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ICYMI: Governor Hochul Reveals Wider, Brighter LIRR Concourse at Penn Station

Long Island Rail Road
Updated Sep 6, 2022 2:15 p.m.
Penn Concourse

33rd Street Concourse Approximately Doubled in Width

18-Foot-High Illuminated Ceiling Runs from Seventh Avenue to Eighth Avenue Subways

Entire LIRR Concourse Project Will Be Complete Spring of 2023

Photos of LIRR Concourse Available Here

Governor Kathy Hochul today unveiled a dramatically more spacious Long Island Rail Road Concourse at Penn Station. Crews have widened the concourse to 57 feet from the previous 30 and have raised the ceilings to 18 feet. The concourse stretches from Seventh Avenue near the 1/2/3 subway to Eighth Avenue near the A/C/E subway and now features 9,500 square feet of programmable color changing LED ceiling lights. The reopening of the concourse - on time and on budget - is a step toward the full-scale reconstruction of Penn Station into a modern, spacious, world-class single-level terminal that is open to natural light. The reconstruction of the Penn Station LIRR concourse is one of three major projects that is transforming the experience of LIRR riders in the coming months, along with opening of service to Grand Central Madison and the opening of a new Main Line third track.  

"Penn Station isn't just the busiest transit hub in North America, it is also the beating heart of New York City, and for too long it hasn't provided an experience worthy of New Yorkers," Governor Hochul said. "Today, we're raising the roof on Penn Station — literally and figuratively - and paving the way for a better future as we unveil a wider, brighter Long Island Rail Road concourse. We're one step closer to making Penn a world-class transit hub and making New York an even more livable, and lovable, city."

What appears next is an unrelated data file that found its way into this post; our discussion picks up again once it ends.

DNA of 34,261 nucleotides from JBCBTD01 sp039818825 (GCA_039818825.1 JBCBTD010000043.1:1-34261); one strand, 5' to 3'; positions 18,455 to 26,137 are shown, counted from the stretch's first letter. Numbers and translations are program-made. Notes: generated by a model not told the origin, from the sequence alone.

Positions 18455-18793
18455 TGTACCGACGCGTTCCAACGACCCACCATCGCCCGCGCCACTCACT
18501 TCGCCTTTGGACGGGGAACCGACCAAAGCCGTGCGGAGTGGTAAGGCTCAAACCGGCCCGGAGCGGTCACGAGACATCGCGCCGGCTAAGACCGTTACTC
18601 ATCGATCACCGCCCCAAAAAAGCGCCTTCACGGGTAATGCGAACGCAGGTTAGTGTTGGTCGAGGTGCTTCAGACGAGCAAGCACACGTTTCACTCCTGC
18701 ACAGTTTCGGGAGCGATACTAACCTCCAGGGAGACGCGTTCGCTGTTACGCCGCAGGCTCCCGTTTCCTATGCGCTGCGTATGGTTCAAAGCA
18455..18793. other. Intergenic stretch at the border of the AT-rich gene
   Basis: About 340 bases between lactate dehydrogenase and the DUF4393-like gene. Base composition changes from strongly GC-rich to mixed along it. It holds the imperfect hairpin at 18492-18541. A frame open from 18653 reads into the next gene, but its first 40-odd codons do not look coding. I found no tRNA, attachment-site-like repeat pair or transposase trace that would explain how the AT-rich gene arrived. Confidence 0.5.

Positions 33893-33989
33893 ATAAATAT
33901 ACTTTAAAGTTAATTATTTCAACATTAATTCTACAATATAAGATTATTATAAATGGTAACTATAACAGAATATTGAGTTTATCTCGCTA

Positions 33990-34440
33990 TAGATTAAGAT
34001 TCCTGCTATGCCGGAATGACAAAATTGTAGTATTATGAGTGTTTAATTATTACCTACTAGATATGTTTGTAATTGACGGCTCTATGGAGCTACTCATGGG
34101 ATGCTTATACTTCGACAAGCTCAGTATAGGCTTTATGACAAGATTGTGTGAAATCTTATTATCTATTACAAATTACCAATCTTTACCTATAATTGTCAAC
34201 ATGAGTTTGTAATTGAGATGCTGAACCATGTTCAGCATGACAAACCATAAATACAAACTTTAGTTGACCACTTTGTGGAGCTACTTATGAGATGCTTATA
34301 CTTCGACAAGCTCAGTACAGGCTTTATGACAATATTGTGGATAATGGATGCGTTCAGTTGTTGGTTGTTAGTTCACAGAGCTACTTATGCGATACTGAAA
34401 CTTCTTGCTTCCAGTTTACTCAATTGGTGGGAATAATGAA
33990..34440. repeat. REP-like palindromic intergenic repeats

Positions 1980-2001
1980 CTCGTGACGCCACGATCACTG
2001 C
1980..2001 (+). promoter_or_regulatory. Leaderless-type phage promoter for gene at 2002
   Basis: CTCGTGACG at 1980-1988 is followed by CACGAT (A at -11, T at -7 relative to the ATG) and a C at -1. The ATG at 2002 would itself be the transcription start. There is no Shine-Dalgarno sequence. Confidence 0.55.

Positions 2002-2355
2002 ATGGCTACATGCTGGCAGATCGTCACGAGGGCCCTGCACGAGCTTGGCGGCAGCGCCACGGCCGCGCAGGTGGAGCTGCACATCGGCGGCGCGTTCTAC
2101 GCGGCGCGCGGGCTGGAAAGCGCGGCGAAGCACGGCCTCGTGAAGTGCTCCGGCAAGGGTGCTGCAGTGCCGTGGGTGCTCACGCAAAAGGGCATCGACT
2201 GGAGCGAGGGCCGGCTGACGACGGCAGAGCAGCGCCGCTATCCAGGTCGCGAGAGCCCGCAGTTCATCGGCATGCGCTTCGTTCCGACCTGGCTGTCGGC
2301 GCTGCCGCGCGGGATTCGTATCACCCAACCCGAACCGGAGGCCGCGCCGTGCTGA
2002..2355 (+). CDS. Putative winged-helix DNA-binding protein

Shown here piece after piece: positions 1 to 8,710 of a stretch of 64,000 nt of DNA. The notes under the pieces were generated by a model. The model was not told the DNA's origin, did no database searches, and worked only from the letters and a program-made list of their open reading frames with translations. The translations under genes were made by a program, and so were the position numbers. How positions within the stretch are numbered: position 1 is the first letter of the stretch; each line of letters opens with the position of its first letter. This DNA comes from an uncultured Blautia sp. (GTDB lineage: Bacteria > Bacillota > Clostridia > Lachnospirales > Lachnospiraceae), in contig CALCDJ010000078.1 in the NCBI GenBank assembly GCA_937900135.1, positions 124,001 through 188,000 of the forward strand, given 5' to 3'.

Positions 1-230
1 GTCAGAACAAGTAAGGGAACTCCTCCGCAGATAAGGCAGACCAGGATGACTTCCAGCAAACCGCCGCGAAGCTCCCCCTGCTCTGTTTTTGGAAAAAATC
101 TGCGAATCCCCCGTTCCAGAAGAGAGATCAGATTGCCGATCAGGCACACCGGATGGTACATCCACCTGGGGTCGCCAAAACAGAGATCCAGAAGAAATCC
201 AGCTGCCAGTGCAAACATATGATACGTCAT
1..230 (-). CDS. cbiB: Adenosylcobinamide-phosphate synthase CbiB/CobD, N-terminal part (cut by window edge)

Each day, more than half of Penn Station's 600,000 users pass through the LIRR concourse, including the vast majority of Penn Station's over 200,000 daily LIRR riders. When the LIRR Concourse project is complete in early 2023, the customer experience at Penn Station will also be greatly enhanced by:  

  • New mechanical systems that allow for better air circulation and an expanded volume of fresh air.
  • Enhanced accessibility including a new elevator entrance, the replacement of four elevators and new elevator communication systems. 
  • Intuitive wayfinding.
  • More retail and dining options. 

MTA Chair and CEO Janno Lieber said, "This wider, brighter LIRR concourse is just a glimpse of what is coming -- not only LIRR riders but for all New Yorkers. Governor Hochul has prioritized fixing Penn Station, and this project shows the MTA is ready to finish transforming the crummy terminal New Yorkers have been suffering with for 50-plus years into a world-class facility."   

Long Island Rail Road Interim President and Metro-North Railroad President Catherine Rinaldi said, "The LIRR has taken another step towards its transformation into a modern, more flexible and more accessible railroad. The new elevated ceilings, bright lights, better air flow and improved accessibility create a more comfortable and welcoming space for everyone."   

MTA Construction and Development President Jamie Torres-Springer said, "The MTA continues to reach project milestones on-time and the unveiling of new, higher ceilings and the wider concourse is a sign of things to come at Penn Station when we finish this project and move on to the full reconstruction of the station. This is just the beginning of the substantial enhancements Penn Station riders will experience starting this fall."  

Today's unveiled LIRR Concourse project features $380 million in state funding with 30 percent of the contracts awarded to minority and women owned businesses. The total cost of the corridor amounts to $559 million.  

Construction began on the East End Gateway in June of 2019 which opened to the public in December 2020.   

In March 2022, seven massive low-hanging ten-ton beams informally known as "Head Knockers" - that historically limited the heights in Penn Station passageways to 6 feet, 8 inches were removed. The structures above Penn Station are now supported by an innovative structural framing system, installed by Skanska/AECOM.